Maldives vs India: The Story of Conflict Behind White Sands and Blue Waters

Alvin Karunia By Alvin Karunia
6 Min Read

Maldives, an archipelagic nation known for its enchanting tourist attractions, is currently embroiled in a dispute with India, its neighboring country and largest trading partner. What has led to the deterioration of relations between these two nations? What are the implications for tourism and geopolitics in the region?

The conflict between Maldives and India originated from a post on social media X, formerly Twitter, by Indian Prime Minister Narendra Modi in early January 2024. In his post, Modi showcased photos of himself strolling on the beach and diving in Lakshadweep, an Indian archipelago touted by his government as having untapped tourism potential.

This post seemed to be perceived as an attempt to attract tourists away from the Maldives, known for its white sandy beaches and luxurious resorts on its small islands. Some high-ranking officials in Maldives reacted by making derogatory comments about Modi and India.

Maldives President Mohamed Muizzu, known for his pro-China stance, took decisive action by suspending three of his deputy ministers involved in the case. He stated that these comments did not reflect his government’s policies.

- Advertisement -

However, Muizzu did not stop there. After returning from a state visit to China, India’s regional rival, he announced plans to free Maldives from dependency on India and seek alternative sources for education, healthcare, and essential imports for its people.

Currently, many Maldivians seek medical treatment in India and Sri Lanka through government-sponsored free healthcare programs. Additionally, a significant amount of staple food items are imported from India. Muizzu stated that Maldivians can now also go to hospitals in Thailand and the United Arab Emirates, and staples will be imported from Turkey. He also mentioned that medications would be directly imported from manufacturers in Europe and the United States.

Muizzu also challenged India’s dominance in the tourism sector, the primary source of income for the Maldives. India sent the highest number of tourists to the Maldives last year, accounting for 11% of the total. However, Muizzu claimed that China had sent more tourists before the pandemic, and steps would be taken to double that number.

Furthermore, Muizzu demanded that Indian military personnel stationed in the Maldives be withdrawn by no later than March 15, 2024. He proposed this during a meeting with officials from the Indian Embassy in the Maldives and other visiting Indian officials, stating that the small size of his country was not a license for anyone to bully the Maldives.

India strongly reacted to Muizzu’s decision, viewing it as a betrayal of the decades-long friendship and cooperation. India has provided economic, technical, and military assistance to Maldives in various fields, including infrastructure development, disaster management, and defense.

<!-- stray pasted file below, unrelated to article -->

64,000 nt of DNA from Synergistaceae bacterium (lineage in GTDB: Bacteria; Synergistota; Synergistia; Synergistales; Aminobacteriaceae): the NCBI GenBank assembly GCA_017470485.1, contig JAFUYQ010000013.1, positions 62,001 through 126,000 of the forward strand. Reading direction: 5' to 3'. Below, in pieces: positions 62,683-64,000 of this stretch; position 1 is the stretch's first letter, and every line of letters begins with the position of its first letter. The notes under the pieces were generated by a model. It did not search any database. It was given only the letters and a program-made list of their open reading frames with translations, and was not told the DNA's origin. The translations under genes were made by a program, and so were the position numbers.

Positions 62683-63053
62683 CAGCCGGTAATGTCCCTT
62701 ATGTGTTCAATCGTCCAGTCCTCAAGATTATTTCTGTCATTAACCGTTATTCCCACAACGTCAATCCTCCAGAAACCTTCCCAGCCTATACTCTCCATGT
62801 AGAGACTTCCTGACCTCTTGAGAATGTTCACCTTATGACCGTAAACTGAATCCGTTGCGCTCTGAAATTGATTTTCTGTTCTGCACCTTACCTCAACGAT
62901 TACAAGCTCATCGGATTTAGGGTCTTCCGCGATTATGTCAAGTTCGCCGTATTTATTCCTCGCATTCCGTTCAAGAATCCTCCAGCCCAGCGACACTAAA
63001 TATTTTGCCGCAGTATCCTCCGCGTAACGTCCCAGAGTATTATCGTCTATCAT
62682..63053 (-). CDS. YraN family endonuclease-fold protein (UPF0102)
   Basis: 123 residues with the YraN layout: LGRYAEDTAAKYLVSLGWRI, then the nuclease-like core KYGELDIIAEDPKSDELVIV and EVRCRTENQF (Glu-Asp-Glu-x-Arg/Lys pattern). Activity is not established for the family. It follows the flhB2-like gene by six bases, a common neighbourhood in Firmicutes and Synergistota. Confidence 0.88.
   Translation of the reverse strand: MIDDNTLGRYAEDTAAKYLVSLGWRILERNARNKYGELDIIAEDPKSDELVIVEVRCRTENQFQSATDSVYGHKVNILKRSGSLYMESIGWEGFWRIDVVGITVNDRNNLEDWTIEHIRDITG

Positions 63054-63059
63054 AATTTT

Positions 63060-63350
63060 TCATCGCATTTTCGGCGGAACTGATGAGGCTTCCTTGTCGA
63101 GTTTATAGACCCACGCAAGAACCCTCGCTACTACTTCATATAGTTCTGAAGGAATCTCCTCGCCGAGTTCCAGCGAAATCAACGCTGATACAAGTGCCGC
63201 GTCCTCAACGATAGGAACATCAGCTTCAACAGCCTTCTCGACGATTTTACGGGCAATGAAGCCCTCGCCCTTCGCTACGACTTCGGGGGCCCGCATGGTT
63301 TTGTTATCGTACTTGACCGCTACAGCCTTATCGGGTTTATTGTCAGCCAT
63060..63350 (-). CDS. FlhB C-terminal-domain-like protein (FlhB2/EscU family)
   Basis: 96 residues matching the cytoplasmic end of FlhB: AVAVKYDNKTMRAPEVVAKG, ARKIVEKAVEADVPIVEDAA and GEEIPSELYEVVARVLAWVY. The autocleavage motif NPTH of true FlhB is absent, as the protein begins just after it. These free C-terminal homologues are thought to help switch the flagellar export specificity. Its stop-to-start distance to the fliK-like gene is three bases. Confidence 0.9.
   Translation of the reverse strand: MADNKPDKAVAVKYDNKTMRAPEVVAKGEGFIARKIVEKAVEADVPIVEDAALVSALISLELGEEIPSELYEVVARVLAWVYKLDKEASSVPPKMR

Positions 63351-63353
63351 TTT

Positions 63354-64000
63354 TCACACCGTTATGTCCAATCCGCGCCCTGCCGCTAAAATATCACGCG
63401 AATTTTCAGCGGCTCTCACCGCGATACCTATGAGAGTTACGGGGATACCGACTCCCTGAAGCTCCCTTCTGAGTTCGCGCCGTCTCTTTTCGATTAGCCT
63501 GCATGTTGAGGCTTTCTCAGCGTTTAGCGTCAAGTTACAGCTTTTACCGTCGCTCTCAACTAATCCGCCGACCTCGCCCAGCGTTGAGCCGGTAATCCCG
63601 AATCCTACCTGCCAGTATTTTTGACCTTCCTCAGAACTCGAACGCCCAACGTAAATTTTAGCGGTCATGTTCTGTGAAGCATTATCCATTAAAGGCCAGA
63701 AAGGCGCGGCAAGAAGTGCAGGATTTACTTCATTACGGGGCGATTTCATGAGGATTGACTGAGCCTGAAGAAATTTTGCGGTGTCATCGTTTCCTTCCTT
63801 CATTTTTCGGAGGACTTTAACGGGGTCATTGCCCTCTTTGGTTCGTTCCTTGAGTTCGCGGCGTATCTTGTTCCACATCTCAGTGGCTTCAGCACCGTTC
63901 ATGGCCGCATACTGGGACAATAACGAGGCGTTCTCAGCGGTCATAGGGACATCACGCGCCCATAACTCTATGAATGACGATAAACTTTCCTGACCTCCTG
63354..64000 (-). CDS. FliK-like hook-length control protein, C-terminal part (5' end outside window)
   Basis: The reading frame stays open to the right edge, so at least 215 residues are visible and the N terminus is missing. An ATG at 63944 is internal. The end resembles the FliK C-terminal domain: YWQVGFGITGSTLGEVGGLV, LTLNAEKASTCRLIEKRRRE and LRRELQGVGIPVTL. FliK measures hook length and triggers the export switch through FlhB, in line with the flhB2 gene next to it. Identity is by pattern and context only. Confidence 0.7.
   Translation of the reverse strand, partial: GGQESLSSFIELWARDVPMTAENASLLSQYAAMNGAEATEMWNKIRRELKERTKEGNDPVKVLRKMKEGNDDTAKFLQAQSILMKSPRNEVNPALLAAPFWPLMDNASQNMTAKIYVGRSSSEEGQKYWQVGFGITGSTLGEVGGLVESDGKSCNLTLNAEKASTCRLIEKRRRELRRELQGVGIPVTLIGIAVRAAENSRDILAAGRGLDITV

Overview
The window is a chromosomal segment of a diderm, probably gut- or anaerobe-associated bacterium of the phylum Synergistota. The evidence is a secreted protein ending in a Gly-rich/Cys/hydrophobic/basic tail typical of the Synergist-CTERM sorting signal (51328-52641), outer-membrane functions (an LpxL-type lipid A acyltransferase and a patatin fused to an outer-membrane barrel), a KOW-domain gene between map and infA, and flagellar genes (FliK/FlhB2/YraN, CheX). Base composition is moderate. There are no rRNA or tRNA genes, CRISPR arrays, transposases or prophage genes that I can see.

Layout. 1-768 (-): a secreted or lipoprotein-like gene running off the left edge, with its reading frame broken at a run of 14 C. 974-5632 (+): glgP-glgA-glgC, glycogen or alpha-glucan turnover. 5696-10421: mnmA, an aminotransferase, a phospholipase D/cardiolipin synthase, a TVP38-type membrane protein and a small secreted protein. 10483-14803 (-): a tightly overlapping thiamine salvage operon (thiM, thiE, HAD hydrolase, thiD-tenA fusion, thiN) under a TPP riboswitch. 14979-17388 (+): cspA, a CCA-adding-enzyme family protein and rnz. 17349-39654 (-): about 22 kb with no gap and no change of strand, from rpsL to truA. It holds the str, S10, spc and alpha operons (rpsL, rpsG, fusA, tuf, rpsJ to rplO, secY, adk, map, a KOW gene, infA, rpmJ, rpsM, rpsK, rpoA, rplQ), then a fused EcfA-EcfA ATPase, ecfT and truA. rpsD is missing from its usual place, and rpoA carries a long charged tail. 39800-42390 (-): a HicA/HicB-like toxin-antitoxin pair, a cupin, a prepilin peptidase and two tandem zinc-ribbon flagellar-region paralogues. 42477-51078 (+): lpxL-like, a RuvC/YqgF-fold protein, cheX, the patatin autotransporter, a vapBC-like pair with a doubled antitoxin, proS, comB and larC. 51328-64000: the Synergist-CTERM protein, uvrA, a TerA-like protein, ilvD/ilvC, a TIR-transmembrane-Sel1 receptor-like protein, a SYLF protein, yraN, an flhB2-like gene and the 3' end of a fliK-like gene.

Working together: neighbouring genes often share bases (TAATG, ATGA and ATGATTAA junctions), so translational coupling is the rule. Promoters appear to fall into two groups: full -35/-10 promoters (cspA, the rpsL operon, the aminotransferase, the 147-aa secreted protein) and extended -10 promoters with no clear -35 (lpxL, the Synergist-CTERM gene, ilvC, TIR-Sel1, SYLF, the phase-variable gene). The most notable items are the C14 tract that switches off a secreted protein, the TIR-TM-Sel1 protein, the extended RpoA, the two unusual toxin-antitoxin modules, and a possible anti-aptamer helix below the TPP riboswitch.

- Advertisement -

India also deployed military forces to the Maldives in 1988 to thwart a coup attempt supported by mercenaries from Sri Lanka. Additionally, India provided medical aid and COVID-19 vaccines to the Maldives during the pandemic.

India perceives Muizzu’s actions as influenced by China, which aims to increase its influence in the Maldives as part of the Belt and Road Initiative (BRI), focusing on building infrastructure and trade networks along ancient silk routes.

China has provided substantial loans and investments to finance development projects in the Maldives, such as airports, bridges, and resorts. However, concerns have been raised about the debt that Maldives may not be able to repay, potentially trapping it in China’s debt trap.

- Advertisement -

The Maldives also holds a strategic position in the Indian Ocean, a crucial shipping route between East and West. India considers this region within its sphere of interest and does not want China to threaten its security and stability.

The conflict between Maldives and India has the potential to escalate tensions and conflicts in the region, involving other nations such as the United States, Australia, Japan, and Indonesia. These countries have interests in maintaining peace and cooperation in the Indian Ocean, a vital resource for them in terms of natural resources, trade, and security.

What will be the fate of Maldives’ tourism amid this conflict? Will tourists shift to safer and friendlier destinations? What will be the impact on the economy and the well-being of the Maldivian people? How can this dispute be peacefully resolved, restoring good relations between the two countries? These questions remain open, awaiting answers in the future.

Share This Article